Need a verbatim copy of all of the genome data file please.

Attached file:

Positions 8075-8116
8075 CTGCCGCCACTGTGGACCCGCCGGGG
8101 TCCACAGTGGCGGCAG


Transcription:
Positions 8075-8116
8075 CTGCCGCCACTGTGGACCCGCCGGGG
8101 TCCACAGTGGCGGCAG